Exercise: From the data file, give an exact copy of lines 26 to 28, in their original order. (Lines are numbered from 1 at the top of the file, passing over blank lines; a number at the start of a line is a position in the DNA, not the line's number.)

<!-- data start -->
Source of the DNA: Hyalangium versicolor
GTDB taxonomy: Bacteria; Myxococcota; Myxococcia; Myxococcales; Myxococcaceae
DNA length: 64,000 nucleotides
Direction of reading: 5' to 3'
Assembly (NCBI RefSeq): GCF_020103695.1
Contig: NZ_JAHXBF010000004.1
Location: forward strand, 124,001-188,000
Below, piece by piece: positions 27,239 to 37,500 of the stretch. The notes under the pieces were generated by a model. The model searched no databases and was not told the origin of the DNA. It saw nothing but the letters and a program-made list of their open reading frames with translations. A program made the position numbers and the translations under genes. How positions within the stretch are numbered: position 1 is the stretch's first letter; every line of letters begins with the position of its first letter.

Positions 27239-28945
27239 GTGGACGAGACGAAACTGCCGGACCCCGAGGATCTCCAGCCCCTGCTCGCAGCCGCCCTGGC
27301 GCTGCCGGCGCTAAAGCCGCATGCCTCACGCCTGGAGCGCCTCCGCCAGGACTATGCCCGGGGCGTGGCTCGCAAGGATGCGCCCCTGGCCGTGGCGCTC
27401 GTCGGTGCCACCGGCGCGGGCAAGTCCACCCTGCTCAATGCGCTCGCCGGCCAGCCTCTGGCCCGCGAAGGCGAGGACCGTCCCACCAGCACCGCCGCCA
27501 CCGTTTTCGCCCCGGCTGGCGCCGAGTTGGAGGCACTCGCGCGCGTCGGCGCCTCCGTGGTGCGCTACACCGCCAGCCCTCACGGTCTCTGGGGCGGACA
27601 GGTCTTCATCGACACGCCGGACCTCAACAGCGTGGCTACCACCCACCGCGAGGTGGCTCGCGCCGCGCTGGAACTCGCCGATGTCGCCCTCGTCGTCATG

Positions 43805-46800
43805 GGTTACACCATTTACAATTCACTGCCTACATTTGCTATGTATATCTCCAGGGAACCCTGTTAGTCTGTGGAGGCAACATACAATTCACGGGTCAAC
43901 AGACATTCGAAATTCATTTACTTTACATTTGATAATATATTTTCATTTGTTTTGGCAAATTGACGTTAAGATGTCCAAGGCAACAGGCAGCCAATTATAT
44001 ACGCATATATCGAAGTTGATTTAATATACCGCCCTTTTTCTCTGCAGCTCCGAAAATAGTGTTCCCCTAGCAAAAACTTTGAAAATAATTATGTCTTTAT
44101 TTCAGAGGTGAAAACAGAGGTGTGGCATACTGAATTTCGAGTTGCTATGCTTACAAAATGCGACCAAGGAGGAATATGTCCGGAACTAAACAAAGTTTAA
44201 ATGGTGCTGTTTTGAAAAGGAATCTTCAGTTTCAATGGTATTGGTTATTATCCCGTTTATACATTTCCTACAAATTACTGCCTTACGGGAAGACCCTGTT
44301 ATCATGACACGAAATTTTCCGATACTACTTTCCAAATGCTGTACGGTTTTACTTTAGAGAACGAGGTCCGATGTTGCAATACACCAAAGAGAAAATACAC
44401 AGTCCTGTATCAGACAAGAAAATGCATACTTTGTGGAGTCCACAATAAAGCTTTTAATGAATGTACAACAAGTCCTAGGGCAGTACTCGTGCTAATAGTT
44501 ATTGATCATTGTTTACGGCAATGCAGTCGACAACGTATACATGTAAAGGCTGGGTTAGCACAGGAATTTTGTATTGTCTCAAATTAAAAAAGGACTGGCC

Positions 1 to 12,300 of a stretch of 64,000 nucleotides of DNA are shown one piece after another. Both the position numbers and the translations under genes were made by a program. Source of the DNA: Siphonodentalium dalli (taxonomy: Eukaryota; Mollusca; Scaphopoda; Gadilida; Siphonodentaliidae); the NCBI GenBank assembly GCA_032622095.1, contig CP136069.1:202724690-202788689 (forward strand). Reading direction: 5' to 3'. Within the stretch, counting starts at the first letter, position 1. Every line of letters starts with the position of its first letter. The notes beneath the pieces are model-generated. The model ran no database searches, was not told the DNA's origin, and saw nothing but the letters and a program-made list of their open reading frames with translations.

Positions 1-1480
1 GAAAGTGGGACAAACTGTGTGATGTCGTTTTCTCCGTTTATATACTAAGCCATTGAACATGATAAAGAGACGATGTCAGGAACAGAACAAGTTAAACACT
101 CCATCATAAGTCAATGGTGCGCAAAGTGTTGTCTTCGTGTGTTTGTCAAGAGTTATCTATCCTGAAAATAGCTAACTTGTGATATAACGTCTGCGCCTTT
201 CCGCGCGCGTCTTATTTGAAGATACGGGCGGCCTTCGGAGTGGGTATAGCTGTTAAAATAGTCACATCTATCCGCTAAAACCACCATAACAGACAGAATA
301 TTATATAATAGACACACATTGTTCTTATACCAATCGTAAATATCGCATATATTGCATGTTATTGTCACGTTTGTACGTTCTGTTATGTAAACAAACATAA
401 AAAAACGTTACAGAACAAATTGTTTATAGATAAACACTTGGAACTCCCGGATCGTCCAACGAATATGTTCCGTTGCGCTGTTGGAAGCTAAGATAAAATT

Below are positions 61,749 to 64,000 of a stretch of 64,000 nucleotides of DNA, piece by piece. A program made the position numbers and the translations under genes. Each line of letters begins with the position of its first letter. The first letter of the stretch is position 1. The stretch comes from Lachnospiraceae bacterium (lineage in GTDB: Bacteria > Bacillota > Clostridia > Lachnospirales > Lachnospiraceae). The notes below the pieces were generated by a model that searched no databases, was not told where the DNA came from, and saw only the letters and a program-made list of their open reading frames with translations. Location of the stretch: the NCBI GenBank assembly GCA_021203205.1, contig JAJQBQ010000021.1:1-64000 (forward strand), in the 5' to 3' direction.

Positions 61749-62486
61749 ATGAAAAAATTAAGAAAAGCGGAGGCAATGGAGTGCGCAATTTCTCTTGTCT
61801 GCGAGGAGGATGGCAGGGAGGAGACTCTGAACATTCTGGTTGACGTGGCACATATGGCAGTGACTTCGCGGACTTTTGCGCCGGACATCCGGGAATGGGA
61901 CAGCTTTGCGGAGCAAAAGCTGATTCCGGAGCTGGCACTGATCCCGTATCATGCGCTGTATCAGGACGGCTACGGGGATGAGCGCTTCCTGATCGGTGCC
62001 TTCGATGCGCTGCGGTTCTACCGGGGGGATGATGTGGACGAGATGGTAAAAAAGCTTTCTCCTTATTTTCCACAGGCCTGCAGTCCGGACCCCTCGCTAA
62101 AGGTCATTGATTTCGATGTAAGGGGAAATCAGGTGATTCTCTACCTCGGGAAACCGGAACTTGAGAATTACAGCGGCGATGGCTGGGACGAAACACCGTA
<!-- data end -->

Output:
1 GAAAGTGGGACAAACTGTGTGATGTCGTTTTCTCCGTTTATATACTAAGCCATTGAACATGATAAAGAGACGATGTCAGGAACAGAACAAGTTAAACACT
101 CCATCATAAGTCAATGGTGCGCAAAGTGTTGTCTTCGTGTGTTTGTCAAGAGTTATCTATCCTGAAAATAGCTAACTTGTGATATAACGTCTGCGCCTTT
201 CCGCGCGCGTCTTATTTGAAGATACGGGCGGCCTTCGGAGTGGGTATAGCTGTTAAAATAGTCACATCTATCCGCTAAAACCACCATAACAGACAGAATA